This site is intended for health professionals only

Emergency services are “stretched to capacity”


24 July 2014

Share this story:
Nuffield Trust and Health Foundation have released a report revealing a wide range of factors contributing to the failure of A&E to reach waiting-time targets.
Data published by NHS England showed that the emergency units had failed to meet the goal of treating, admitting or discharging patients within four hours for 52 weeks in a row.
Report author and Nuffield Trust senior research analyst, Ian Blunt believes the study provides “new evidence” to help produce a policy for targeting “limited resources”.

Nuffield Trust and Health Foundation have released a report revealing a wide range of factors contributing to the failure of A&E to reach waiting-time targets.
Data published by NHS England showed that the emergency units had failed to meet the goal of treating, admitting or discharging patients within four hours for 52 weeks in a row.
Report author and Nuffield Trust senior research analyst, Ian Blunt believes the study provides “new evidence” to help produce a policy for targeting “limited resources”.
Blunt said: “This report shows that many of the external factors suggested to explain the decline in performance on the four-hour target since 2012 only had a small effect. Although many people in the NHS fear a repeat of the difficult 2012/13 winter, we show that the weather was only one part of the problem. We may have reached the limit of what we can deliver with our current A&E capacity.
“Prolonged poor performance on the four-hour target will not be popular with the public or politicians and will mean exposing patients to the worse outcomes that are associated with longer waits. But without either new money to invest in A&E, or new ways to divert people to other parts of the NHS, rising waits may be inevitable. A lot now rides on NHS England’s Urgent and Emergency Care Review.”
The report underlined the link between crowding, which is defined as the number of people in the department at any one time, and waiting times.
An 8% increase in crowding between 2010/11 and 2012/13 was reported, despite just a 3% rise in attendances.
This is owing to fact that population has grown and aged, whilst the number of A&E units have been reduced or remained the same.
Winter pressures did result in higher rates of people waiting more than fours, although despite common conceptions, not by as much as hot weather.
When temperatures hit 20°C, a greater strain was put on the emergency services, with attendances rising by 20% in comparison to with an average winter’s day of 5°C.
Extremely cold weather resulted in longer waits and increased chance people needing to be admitted to hospital.
In a pool of 41 million A&E attendances from 2010 and 2013, the data exposed an aged gap, with older people waiting longer in than children and younger adults – over 75-year-olds waited three and a half hours on average, compared with two and a half hours for those under 75.
The likely reason for this is that the elderly require longer treatment times to deal with their complex conditions, according to the Nuffield Trust-report.
On average, those who suffer with long-term conditions such as arthritis wait longer to be admitted or discharged, while patients with more than one condition wait the longest.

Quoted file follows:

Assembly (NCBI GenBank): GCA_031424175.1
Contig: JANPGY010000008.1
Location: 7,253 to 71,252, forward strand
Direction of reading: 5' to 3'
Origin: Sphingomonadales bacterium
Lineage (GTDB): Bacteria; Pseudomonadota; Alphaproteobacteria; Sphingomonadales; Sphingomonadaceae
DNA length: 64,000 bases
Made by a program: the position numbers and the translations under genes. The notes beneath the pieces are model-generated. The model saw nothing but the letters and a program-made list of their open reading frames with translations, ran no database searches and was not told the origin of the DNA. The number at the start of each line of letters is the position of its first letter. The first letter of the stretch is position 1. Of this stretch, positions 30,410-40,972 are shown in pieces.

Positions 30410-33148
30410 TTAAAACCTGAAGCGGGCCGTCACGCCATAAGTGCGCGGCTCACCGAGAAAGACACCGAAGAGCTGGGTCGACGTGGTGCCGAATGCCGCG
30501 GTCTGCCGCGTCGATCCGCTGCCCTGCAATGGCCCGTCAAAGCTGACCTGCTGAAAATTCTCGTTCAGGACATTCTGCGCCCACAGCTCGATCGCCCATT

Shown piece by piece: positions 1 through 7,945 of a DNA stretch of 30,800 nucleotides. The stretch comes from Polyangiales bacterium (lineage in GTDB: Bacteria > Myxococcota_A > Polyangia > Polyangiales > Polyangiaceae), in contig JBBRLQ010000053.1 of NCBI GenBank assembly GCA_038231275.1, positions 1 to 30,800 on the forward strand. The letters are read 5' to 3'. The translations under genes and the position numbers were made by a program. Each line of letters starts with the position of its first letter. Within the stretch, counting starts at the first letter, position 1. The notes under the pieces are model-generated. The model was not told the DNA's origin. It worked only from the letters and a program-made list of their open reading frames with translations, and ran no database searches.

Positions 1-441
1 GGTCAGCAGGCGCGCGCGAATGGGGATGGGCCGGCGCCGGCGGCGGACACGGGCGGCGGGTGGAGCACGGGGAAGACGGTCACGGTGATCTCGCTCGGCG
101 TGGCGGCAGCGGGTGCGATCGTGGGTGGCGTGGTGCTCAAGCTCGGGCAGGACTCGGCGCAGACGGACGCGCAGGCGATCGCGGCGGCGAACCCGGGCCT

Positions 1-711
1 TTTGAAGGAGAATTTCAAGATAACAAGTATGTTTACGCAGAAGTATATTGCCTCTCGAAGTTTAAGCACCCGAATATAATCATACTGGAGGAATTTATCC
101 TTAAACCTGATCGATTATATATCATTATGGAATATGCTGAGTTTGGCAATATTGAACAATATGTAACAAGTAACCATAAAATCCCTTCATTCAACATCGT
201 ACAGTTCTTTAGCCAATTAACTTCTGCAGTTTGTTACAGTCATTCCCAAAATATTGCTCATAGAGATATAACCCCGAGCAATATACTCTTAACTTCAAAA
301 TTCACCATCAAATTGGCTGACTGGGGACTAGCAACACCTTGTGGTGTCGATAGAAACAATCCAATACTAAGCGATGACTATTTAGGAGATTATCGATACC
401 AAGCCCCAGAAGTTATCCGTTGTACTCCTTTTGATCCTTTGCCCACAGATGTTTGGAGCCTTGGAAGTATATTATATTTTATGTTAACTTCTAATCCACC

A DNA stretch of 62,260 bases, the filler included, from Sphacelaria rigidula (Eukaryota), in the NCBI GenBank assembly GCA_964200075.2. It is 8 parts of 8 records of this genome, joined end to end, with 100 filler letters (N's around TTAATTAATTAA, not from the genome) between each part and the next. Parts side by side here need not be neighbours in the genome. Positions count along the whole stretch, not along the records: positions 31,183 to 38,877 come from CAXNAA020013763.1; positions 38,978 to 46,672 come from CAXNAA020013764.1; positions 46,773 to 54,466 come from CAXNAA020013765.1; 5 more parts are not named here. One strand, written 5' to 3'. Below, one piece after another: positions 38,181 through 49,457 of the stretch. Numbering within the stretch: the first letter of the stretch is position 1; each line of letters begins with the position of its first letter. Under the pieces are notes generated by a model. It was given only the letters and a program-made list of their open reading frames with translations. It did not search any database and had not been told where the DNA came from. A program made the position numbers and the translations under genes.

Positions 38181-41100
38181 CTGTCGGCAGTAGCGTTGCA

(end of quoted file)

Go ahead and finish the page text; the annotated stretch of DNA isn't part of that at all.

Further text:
Chief executive of the Health Foundation, Dr Jennifer Dixon believes the matter requires greater attention than simply more investment.
She said: “As this report shows, A&E departments are completely stretched, aggravated by increasing demand for emergency care. But the solutions are more complex than simply ‘more investment needed’, even if that were forthcoming. The access and quality of health and social care available to people outside hospital also needs to be very carefully examined – is it good enough to prevent the need for an A&E visit? We also know that hospitals have huge difficulty discharging patients because of a lack of social care. The flow of patients through hospital – to relieve A&E departments and also free up beds – is often disordered and blocked: two projects funded by The Health Foundation in Sheffield and Warwick have shown that improvements can be made within existing budgets. Only careful attention to all these areas is the solution.”
Chair of BMA Council, Dr Mark Porter responded to the findings and thinks that with an ageing population the services have been “stretched to capacity” and without investment they will be unable to handle the rising demand.
He said: “The continued failure to meet rising demand with necessary investment means the NHS is now starting to buckle. Our emergency departments are full, patients are waiting longer to be seen and front-line services are stretched to breaking point. GPs are being unfairly blamed for queues in emergency departments, but they too are under unprecedented pressure with many surgeries unable to cope with rising patient demand.
"To alleviate pressure on emergency departments it's crucial that patients are treated in the most appropriate setting. Many elderly patients, for example, could be better treated in the community. An effective out of hours telephone service is also key, yet the government's roll out of NHS111 was disastrous, adding to the pressure on emergency departments rather than reducing it.”

Want news like this straight to your inbox?

Related news


School vaccine programme queue
Target for 12-15-year-olds to receive Covid jab by October half-term
NHS England has set out a target for Covid vaccinations of healthy 12-15-year-olds to start...
Booster vaccination
Winter Covid booster plan to begin from next week
Eligible patients will begin receiving Covid booster vaccines ‘from next week’, the health secretary has...